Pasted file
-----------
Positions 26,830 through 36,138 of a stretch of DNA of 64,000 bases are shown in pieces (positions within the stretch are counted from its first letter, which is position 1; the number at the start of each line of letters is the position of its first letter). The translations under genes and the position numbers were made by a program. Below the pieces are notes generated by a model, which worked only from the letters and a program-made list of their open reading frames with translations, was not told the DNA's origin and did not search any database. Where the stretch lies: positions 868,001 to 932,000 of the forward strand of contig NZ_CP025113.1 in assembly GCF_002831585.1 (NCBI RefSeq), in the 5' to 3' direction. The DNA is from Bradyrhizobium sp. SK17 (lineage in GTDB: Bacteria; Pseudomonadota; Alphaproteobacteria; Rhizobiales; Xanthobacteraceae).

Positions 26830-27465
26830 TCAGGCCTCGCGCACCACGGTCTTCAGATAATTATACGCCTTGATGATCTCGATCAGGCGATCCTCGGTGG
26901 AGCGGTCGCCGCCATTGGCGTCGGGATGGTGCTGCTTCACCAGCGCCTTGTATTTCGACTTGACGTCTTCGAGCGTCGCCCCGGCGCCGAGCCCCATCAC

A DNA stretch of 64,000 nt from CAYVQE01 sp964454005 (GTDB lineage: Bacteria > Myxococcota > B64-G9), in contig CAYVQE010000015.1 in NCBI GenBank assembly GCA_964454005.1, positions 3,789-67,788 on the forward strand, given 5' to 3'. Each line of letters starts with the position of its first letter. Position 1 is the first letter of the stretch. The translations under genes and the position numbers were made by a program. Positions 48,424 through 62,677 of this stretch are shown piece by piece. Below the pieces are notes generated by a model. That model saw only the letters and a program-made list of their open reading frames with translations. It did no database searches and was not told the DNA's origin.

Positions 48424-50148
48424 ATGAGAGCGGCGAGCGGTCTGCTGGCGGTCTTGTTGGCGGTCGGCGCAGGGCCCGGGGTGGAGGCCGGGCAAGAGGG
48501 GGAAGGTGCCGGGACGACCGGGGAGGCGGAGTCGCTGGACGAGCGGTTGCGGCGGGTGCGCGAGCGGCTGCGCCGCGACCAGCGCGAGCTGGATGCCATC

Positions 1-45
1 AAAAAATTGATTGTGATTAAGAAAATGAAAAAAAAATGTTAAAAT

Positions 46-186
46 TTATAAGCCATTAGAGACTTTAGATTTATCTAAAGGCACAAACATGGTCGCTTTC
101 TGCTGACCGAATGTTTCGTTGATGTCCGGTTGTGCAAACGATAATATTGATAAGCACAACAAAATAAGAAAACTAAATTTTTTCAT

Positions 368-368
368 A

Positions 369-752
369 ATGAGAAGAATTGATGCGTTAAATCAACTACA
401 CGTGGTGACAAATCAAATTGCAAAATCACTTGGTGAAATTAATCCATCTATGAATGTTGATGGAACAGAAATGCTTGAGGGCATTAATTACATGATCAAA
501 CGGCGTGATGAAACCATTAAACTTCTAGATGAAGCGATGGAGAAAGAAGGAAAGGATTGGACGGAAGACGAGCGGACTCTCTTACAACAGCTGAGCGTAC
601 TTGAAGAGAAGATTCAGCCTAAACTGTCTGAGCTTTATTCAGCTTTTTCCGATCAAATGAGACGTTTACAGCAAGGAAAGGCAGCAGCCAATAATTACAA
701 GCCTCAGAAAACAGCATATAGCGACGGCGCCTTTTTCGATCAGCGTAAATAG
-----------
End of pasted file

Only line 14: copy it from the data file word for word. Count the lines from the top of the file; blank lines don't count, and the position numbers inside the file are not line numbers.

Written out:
Positions 368-368